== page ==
Wuthering Heights for a romance--- I can't stand the Eyre books-- I'll vote for the Bronte sisters every time!

Subject: Classic Literature
Date Posted: 10/8/2010 1:06 AM ET
Member Since: 12/16/2009
Posts: 13
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The following ten books are classics that will pull you in and take you on momentous journys (not all of them joyful)!  They cover a rather wide range of styles and stories, but all of them are considered by many to be must-read classics.  Enjoy.

1984 by George Orwell has to be the ultimate must-read novel.  Its language and its concepts have become a part of our society.  This is where "Big Brother"  and the "Thought Police" were introduced. 

Rebecca by Daphne Du Maurier is mysterious, romantic, suspenseful.  One of the all time great classic gothic novels.

Brideshead Revisited by Evelyn Waugh is a story of an upper class wealthy but dysfunctional English family that takes place after World War I.  It's themes include faith and love and hope.  Routinely listed on "Literature Lists" as one of the 100 best of the 20th century.

The Berlin Stories by Christopher Isherwood was the basis for the play and movie Cabaret.  It illustrates Berlin in the 1930's as seen through the very perceptive eyes of the author -- he says "I am a camera with its shutter open."  I think it is one of the best books I have read that presented the mood of the German people prior to WWII.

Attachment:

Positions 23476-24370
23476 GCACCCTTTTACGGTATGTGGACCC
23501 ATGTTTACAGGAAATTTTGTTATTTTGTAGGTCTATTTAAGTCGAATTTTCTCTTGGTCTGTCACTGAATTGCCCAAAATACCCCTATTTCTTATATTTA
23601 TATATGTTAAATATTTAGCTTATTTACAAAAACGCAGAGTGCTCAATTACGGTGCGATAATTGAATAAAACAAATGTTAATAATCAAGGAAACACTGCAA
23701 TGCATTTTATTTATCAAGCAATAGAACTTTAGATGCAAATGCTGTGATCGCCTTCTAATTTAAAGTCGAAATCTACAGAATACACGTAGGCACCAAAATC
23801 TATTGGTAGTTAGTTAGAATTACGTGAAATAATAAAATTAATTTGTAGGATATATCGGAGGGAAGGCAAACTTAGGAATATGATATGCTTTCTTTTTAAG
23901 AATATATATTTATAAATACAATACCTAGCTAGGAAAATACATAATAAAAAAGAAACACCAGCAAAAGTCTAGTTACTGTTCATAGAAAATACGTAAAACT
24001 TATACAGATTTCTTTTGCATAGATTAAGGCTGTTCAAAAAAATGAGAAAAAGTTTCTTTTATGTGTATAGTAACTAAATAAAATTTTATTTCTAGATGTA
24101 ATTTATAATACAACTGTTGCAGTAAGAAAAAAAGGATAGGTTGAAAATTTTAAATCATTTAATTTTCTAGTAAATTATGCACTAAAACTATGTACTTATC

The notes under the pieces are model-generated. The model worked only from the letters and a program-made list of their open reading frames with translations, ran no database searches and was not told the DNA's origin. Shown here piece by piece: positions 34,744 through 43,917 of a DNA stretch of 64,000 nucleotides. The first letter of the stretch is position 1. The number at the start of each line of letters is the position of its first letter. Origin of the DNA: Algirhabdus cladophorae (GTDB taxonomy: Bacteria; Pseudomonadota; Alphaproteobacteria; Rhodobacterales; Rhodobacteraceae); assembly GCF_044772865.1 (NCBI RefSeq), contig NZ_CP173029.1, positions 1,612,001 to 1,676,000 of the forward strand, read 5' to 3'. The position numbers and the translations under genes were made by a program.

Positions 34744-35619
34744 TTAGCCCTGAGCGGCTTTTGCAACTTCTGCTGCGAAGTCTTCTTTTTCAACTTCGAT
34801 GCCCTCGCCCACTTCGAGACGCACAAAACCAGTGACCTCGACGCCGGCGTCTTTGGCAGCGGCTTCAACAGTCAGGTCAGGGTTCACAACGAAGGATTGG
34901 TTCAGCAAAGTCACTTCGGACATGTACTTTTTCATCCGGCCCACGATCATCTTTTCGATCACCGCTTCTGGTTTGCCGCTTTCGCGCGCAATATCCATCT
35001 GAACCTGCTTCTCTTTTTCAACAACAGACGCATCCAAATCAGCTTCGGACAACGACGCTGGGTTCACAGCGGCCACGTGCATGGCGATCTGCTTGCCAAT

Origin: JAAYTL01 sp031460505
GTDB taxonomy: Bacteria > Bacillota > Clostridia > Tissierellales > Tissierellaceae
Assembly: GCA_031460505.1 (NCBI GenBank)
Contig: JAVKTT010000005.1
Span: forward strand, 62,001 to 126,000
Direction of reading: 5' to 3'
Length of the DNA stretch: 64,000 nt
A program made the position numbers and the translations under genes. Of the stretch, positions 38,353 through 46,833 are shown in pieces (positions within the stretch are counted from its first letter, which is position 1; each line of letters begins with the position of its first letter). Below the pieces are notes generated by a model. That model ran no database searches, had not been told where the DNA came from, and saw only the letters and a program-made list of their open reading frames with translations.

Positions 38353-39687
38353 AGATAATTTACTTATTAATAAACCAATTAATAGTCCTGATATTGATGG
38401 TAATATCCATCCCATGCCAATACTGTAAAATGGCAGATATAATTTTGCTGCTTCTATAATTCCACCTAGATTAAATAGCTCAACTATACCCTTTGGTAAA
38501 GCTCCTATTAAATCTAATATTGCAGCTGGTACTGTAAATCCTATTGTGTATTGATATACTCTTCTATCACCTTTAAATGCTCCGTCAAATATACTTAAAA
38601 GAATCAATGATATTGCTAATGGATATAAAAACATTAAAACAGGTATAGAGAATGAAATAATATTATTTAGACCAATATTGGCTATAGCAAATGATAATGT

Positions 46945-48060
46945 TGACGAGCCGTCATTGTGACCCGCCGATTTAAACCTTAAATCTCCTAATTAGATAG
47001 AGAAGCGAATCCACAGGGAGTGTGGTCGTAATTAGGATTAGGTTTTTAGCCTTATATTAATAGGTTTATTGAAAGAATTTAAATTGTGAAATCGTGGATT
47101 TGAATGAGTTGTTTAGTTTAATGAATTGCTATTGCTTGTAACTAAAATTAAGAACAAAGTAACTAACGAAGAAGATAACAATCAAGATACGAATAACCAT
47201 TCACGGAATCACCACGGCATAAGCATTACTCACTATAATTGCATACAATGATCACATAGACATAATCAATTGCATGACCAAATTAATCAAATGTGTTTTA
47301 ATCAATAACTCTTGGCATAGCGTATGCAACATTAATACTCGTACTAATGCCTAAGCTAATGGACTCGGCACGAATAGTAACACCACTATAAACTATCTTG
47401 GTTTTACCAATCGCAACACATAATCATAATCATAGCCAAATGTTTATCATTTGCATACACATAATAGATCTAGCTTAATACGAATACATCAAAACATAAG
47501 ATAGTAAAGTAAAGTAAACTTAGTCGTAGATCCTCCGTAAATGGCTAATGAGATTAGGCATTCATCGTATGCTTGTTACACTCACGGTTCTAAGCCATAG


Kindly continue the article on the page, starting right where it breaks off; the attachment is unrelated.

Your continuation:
To Kill a Mockingbird by Harper Lee is one of the best-loved classics of all time, named by the Library Journal as the best novel of the 20th century.  It tells the story of a lawyer defending a black man charged with the rape of a white woman in the deep south of the 1930s as seen through the eyes of his children. 

Gone with the Wind by Margaret Mitchell is the ultimate love story.  Forget the movie -- the book chronicles the growth of Scarlet from a silly simpering Southern miss to a woman who is strong, who can take care of those she loves and who survives. 

A Tale of Two Cities by Charles Dickens is a novel about the best of times and the worst of times.  It is set against the background of the French Revolution and is ultimately about resurrection.  At the same time, it's a ripping good yarn.

The Great Gatsby by F. Scott Fitzgerald illustrates the Jazz Age in all of its decadence and opulence.  Gatsby's love for Daisy is the foundation for what some consider one of the greatest American novels of all time.

Heart of Darkness by Joseph Conrad follows the story of a man who travels into the heart of Africa on a riverboat.  At times unnerving, it is a short but very dense read.  Frances Ford Coppola used it as a basis for the movie Apocalypse Now.

I tentatively list The Red Badge of Courage by Stephen Crane.  It is tentative because I found this book so disturbing in its subject matter I could barely finish it.  It is very short and is the account of a soldier in battle during the Civil War.  It is a blood and guts account that is extremely difficult to read, but I believe one of the most important pieces of American literature.



Last Edited on: 10/8/10 1:07 AM ET - Total times edited: 1